It all began in November of last year. Molly and I decided that as a Christmas present to each other we would get a new combo TV/DVD player. We were, at the time, probably the only household in the US that owned only one television, and with Ellie on the way Molly thought it would be nice to have one in the bedroom. We picked up a Polaroid 19″ LCD model at our local Circuit City, and brought it home to sit for a couple weeks.
We had previously had a TV in what is now Zoe’s room, so that was where the satellite connection came into the house. As Christmas and Ellie’s birth approached the time came to get the TV set up. I called Dish network and was told they’d be happy to move it to the other side of the house for the low, low price of $99. I pointed out to them that if I were to switch to DirecTV they would do the work for free. The representative I was speaking with agreed that would be a much better deal as far as the installation was concerned, and offered me a $30 credit on my next bill to offset some of the cost. I explained that $70 was still a lot more than $0 and asked to be transfered to their customer cancellation/retention department. The guy who answered the phone there told me that he had been informed of my request and that they would be able to send someone out later that week to do the work for free. “Score one for us” I thought to myself “this will be an easy project!”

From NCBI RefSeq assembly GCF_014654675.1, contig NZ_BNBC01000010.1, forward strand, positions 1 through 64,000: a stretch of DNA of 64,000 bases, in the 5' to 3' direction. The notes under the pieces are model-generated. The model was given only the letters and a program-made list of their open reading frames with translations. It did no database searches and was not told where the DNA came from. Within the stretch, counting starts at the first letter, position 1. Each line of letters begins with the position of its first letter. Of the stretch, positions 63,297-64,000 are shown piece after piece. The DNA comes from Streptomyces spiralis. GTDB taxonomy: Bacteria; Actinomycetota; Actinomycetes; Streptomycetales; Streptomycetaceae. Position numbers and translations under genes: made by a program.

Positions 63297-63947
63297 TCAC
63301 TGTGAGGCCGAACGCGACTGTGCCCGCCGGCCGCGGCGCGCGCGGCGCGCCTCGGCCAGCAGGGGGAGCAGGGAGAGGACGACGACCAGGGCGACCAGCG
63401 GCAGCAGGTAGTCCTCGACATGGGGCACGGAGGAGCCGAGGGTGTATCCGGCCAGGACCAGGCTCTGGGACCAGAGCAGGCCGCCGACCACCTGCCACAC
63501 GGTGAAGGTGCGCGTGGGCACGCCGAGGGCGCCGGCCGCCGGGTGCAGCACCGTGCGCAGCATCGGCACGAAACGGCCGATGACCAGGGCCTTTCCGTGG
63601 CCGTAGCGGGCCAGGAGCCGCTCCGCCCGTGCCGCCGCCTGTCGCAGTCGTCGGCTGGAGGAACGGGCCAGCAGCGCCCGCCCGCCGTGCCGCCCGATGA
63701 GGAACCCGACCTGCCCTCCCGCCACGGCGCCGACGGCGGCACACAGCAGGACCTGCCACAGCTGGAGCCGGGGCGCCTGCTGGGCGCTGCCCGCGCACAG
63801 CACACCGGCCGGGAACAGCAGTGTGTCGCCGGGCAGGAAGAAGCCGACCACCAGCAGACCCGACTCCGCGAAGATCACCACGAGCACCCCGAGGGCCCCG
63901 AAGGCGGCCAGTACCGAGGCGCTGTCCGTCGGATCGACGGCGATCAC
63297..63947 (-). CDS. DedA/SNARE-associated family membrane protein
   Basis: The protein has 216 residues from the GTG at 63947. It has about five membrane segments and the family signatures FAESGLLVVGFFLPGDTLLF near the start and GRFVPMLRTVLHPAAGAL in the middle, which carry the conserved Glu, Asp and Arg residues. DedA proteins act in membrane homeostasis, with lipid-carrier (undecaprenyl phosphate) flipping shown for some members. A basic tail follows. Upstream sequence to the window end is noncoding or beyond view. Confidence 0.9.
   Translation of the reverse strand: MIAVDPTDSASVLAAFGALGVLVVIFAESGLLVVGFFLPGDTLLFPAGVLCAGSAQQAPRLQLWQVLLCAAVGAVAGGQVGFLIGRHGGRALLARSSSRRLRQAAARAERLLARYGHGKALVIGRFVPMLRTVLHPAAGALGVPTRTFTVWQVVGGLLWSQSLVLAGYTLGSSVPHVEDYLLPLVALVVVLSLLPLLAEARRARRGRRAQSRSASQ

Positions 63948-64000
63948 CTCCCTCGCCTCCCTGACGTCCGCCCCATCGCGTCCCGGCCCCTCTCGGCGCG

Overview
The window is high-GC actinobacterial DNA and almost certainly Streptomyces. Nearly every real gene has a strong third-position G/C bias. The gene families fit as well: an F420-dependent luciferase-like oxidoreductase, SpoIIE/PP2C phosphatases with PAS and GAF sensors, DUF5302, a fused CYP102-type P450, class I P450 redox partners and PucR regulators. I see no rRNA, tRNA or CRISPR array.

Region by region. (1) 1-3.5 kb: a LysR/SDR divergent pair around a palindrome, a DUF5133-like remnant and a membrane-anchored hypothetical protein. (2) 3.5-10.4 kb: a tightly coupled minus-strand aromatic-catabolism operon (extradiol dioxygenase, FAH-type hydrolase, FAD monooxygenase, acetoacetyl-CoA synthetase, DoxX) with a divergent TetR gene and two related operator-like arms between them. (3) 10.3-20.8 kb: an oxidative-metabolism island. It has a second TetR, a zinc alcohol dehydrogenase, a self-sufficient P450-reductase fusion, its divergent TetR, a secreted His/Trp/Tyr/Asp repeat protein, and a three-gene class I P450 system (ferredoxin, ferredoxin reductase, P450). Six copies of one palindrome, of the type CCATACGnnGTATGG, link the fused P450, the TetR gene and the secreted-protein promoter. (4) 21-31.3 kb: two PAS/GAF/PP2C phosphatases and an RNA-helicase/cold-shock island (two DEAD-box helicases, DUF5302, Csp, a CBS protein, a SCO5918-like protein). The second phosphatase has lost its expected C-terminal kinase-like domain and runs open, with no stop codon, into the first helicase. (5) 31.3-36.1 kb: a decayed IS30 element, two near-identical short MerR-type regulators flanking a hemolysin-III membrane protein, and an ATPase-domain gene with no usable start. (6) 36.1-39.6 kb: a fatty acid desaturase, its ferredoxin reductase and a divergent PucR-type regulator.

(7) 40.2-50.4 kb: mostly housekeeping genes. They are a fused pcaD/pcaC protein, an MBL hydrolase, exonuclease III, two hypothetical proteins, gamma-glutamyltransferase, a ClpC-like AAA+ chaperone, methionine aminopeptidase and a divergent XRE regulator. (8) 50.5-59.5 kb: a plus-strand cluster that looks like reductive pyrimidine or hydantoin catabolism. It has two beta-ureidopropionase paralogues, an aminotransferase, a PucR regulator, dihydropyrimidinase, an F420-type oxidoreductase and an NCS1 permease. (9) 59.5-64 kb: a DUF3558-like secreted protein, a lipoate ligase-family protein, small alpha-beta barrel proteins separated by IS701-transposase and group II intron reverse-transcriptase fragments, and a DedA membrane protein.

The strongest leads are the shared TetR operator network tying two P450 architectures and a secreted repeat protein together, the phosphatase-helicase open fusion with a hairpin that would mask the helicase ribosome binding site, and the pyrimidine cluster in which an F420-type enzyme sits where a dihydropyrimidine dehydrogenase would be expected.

The Dish guys showed up on the appointed day and got the cable moved without too much of an issue. It did take a couple tries to drill a hole through the wall though, as the first one the made went into our chimney as well. Fortunately, they didn’t do any damage other than putting a hole through a bunch of brick. After finishing up the installation of the wall mount we had a brand new TV in our room.
The problems started to manifest themselves quickly. On a few occasions over the first couple weeks while Molly was watching the TV it would either go black and become inoperable, display some funky colored lines and become inoperable, or let out loud high-pitched squealing sound and become inoperable. You’ll notice that all three of the options ended with “become inoperable”. So, since by this point we were well beyond the 30 day return policy at Circuit City I called up the Polaroid warranty line.
The person I spoke to was quite apologetic and helpful, he told me that I would just need to send in the TV and that a replacement would be sent to me within 2-4 weeks as my particular model was currently on back order. The next day I bundled it up for it’s trip to California.